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Species Protection and Conservation

Health Welfare Sustainability +4 more

Fish farming can contribute to the protection and restoration of endangered fish populations living in the wild through the efficient provision of juveniles for release or stocking, says a report in the Consensus Towards Sustainable Aquaculture in Europe publication.

An increasing number of fish are finding their way onto the CITES3 lists of endangered species. The production of juvenile fish and shellfish in hatcheries is far more efficient (in terms of survival) than in the wild. These juveniles may not only be grown on as food, but also for the conservation and restoration of fish populations (through release or restocking) and the provision of fish for angling.

This technique, also known as “stock enhancement” or “enhancement aquaculture” has an economic advantage in that production costs are much lower, and has proven to be successful for a variety of marine fish species, mainly in Norway, Japan and the USA.

Photo: Juvenile sturgeon for restocking. Source Aquaculture Europe Vol 323. September 2007. Courtesy M. Chebanov.

Sturgeons are among the world’s most valuable wildlife resources and can be found in large river systems, lakes, coastal waters and inner seas throughout the northern hemisphere. For people around the world, caviar, i.e. unfertilized sturgeon roe, is a delicacy. Sturgeons are also a major source of income and employment, as well as an important element of the local food supply. Current trends in illegal harvest and trade put all these benefits at risk. Since 1998, international trade in all species of sturgeons has been regulated under CITES owing to concerns over the impact of unsustainable harvesting of and illegal trade in sturgeon populations in the wild.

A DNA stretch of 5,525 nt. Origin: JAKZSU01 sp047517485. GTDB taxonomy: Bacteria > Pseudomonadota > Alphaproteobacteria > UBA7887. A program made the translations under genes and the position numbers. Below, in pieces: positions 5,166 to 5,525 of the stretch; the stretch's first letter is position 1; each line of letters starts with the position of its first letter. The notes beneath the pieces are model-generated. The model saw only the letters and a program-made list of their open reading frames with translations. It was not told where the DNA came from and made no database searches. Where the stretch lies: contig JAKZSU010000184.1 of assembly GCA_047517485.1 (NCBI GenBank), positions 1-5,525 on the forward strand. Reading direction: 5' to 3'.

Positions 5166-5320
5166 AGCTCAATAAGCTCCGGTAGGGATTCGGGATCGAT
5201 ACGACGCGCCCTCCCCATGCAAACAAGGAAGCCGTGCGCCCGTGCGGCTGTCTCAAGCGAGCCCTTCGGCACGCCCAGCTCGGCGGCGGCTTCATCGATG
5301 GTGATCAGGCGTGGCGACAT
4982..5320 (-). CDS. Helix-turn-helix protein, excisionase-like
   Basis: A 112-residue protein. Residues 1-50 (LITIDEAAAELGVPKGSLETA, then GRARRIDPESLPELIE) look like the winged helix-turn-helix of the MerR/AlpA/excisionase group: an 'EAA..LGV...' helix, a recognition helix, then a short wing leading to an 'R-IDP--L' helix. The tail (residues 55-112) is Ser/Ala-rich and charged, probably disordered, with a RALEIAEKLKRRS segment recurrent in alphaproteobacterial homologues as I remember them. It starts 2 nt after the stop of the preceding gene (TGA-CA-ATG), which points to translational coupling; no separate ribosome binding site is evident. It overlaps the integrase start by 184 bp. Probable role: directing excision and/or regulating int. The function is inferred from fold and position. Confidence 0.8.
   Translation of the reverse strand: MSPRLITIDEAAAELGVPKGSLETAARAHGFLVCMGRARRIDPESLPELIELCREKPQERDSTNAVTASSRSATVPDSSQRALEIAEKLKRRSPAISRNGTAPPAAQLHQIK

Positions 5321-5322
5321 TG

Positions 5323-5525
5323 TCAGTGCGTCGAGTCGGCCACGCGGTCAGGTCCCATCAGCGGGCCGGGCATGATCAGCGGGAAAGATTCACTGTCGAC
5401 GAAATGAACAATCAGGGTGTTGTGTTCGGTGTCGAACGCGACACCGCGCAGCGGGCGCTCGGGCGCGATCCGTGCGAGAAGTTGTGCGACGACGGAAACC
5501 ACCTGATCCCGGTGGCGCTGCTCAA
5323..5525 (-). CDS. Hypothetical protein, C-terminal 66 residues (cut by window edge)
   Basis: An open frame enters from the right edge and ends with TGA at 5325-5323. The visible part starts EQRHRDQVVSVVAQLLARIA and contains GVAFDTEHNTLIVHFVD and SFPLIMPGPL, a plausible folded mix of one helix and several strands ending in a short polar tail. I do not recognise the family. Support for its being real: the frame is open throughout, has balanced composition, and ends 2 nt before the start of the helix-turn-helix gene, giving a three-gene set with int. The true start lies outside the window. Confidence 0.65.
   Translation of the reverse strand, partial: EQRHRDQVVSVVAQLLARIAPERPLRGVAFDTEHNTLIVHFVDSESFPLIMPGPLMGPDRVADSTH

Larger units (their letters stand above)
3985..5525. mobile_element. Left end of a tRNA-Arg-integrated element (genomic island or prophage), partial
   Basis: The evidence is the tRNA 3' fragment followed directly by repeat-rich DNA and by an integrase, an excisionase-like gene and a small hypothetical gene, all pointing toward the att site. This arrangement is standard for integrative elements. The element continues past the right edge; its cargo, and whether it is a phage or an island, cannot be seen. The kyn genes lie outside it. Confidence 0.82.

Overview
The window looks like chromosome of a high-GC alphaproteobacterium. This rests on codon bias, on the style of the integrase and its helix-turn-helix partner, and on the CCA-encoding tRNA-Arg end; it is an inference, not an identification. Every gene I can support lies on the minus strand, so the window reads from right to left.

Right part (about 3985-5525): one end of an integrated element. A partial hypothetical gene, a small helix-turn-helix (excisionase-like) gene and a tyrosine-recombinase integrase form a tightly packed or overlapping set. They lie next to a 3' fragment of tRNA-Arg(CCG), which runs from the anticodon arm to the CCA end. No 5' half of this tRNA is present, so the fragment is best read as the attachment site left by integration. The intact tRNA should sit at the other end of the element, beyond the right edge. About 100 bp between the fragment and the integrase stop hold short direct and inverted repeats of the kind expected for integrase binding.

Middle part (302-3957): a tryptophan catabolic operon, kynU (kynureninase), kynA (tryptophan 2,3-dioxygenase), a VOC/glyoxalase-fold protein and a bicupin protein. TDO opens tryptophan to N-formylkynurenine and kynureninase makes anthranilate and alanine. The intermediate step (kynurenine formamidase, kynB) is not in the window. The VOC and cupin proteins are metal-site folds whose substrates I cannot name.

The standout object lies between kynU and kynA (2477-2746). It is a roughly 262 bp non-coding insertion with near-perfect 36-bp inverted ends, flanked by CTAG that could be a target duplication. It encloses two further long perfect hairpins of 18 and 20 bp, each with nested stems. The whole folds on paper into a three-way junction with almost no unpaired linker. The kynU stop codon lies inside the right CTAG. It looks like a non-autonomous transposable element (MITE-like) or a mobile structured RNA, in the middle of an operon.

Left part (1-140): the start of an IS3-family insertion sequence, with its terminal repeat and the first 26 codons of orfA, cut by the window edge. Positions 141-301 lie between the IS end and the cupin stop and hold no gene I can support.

The Ramsar Declaration on Global Sturgeon Conservation recognises the importance of aquaculture in the preservation of sturgeon species, specifically mentioning the importance of captive broodstock programmes to prevent loss of genetic variety; the monitoring of stocked juvenile fish to assess the cost-effectiveness of stocking strategies; the cultivation of sturgeon for meat and caviar products – especially with due involvement of the lowincome local fishing community who need alternative livelihoods; and the need for internationally agreed standards on culture technology and general husbandry, adequate nutrition, disease prevention and product quality control.

More information is available at – the site of the World Sturgeon Conservation Society.

Different trout species have been restocked in Europe’s rivers for decades. Prior to the Second World War, the UK production of trout juveniles was exclusively to stock rivers in England and Scotland to support natural populations and for recreational fishing. It was only in the 1950s that technology was introduced to produce fish for the table. This is the case across much of Europe, where trout remains the top aquaculture production species within European Member States, and where restocking accounts for a significant proportion of total trout fry production.

Photo showing 2007 re-population in the river Nivelle in the Basque region of France. Photo courtesy of Dr. Jacques Dumas, INRA.

3 CITES (the Convention on International Trade in Endangered Species of Wild Fauna and Flora).

November 2008